One key part of this therapy is writing a contract – what I agree to do, what my parents agree to do, and the rewards and consequences of adhering to or breaking away from the contract.  Basically, I have a range of weight to gain each week.  There are weekly rewards (a few dollars in a clothes fund), monthly rewards (manicure, pedicure, etc) and bigger rewards for continued maintenance at graduation in December.  Consequences include less walking time (less than the 20 minutes I’m currently allotted), increased intake, and a loss of freedom around plating my own meals and snacks.

Basically, it’s a lot to swallow.

So how am I doing with all of this?  Well, I’m doing okay.  I will not sugar coat one bit of this and say it’s easy.  Because it’s not.  It’s hard to eat enough.  It’s hard to put together meals that are adequate.  It’s hard to not feel like a bum when I walk for less time.  You know what’s easy?  Gradually slipping back to restrictive behaviors.  Choosing the lower calorie option.  Settling in to being back at home and loosening up…not working as hard.  But guess what.  That’s just not gonna work.  I have to eat well to be healthy.  That’s all there is to it.  Whether or not I’m hungry, or whether or not I feel fat, or deserving, or good enough, or whatever — I have to eat that snack or adequate portion.  That’s just the way it is.

So here I go!  My week in San Diego was challenging, but it is now that the hardest work takes place.

Feel free to comment with questions – I’d love to talk about the program!




Tuna Noodle-y Comfort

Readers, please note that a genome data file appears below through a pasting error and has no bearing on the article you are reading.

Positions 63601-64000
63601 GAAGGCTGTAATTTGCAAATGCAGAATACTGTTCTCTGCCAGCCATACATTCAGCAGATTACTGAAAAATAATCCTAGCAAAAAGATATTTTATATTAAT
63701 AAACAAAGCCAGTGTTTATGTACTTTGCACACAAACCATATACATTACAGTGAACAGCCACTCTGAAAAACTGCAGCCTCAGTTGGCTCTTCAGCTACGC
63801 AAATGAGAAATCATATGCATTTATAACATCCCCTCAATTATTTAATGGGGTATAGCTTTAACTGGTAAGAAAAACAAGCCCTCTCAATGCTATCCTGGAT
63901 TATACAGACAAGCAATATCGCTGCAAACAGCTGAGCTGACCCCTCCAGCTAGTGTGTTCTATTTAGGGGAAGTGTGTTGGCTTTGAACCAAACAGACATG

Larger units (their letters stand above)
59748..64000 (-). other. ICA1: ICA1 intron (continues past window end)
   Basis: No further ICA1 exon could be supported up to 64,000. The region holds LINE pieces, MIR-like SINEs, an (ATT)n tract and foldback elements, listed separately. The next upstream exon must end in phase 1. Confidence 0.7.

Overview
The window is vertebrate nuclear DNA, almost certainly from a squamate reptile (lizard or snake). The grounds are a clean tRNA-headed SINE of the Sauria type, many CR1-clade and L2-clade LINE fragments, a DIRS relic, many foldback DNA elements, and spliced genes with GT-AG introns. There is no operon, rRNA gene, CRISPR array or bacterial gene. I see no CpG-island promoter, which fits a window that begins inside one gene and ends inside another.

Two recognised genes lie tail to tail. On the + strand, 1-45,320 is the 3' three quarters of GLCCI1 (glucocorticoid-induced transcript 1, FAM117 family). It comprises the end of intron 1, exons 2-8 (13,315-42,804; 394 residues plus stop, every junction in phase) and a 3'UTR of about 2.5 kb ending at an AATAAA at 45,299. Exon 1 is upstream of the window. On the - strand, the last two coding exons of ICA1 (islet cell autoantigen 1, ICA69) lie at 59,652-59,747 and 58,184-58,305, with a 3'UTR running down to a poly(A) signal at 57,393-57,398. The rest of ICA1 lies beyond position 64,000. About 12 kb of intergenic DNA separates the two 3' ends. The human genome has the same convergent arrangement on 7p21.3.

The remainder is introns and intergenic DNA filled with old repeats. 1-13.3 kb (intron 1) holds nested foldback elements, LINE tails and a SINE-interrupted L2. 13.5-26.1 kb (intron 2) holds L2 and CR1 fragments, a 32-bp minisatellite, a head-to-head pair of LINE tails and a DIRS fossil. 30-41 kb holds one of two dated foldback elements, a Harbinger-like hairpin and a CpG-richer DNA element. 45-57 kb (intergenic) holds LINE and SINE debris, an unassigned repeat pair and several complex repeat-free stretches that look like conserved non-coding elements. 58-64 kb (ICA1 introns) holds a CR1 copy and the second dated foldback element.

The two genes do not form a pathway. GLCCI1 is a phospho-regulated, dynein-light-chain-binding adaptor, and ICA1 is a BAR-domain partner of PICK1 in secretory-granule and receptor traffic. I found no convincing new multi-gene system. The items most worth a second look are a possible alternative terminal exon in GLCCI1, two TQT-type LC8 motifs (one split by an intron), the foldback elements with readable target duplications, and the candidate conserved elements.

Well hello!  I hope you all were able to enjoy some fun weekend sun-shiney activities!  There are two weeks left of school…TWO WEEKS!  And then I’m home free.  So.EXCITED!

I’m please to report that cooking and eating dinner with my roomie, Elizabeth is going quite well.  Although we’re starting to plan how we’ll eat well this week without buying too many groceries, and then how we’ll polish off the frozen leftovers…but hey…at least we’ve got choices 🙂

Not all of our meals yield leftovers for the freezer though.  Take this Tuna Noodle Casserole, for example.

Simple, creamy, and healthy…and it was gone in two nights!

I used the classic recipe from Campbell’s – but of course, I HAD to change it up a bit!

Here’s the recipe, adapted from Campbell’s:

1 can Cream of Mushroom Soup (Regular 98% Fat Free)

1/2 cup milk

1 cup frozen peas

3 medium mushrooms, chopped

2 cans (about 5 ounces each) tuna, drained (I used one in water and one in oil)

about 2 cups whole wheat egg noodles, cooked and drained

5-7 whole wheat ritz crackers, crushed

1 tablespoon butter, melted

  • Heat the oven to 400°F.  Stir the soup, milk, peas, mushrooms, tuna and noodles in a 1 1/2-quart casserole dish.  Stir the crushed ritz crackers and butter in a small bowl.
  • Bake the casserole for 20 minutes or until hot and bubbling.  Stir then sprinkle with the cracker and butter mixture.
  • Bake for 5 minutes or until the bread crumb mixture is golden brown.

So tasty!  It reminded me of my childhood when mom would make tuna noodle casserole for dinner on those cold, blustery nights.  Obviously, child-like taste buds would NOT have been okay with the whole wheat noodles, mushrooms, and ritz crackers.  But hey…our tastes grow with us, right?  Right.

Cheap, easy, tasty…sounds like a great dinner to me!

In other news, remember the big news I had for you?  In case anyone has been on the edge of their seat in suspense, here it is: my family and I will be going to the Eating Disorder center at the University of California, San Diego, to participate in a week-long treatment class!  I’ll be writing a full post about it soon soon, but let me just say this: it’s family training with the idea that I can recover at home, in a more natural setting and avoid an in-patient center.  Disclaimer: in-patient centers have their time and place, but my family and I don’t think that now is the time for me.  Anyways, we’ll be flying to San Diego in a couple weeks and I’m SO excited!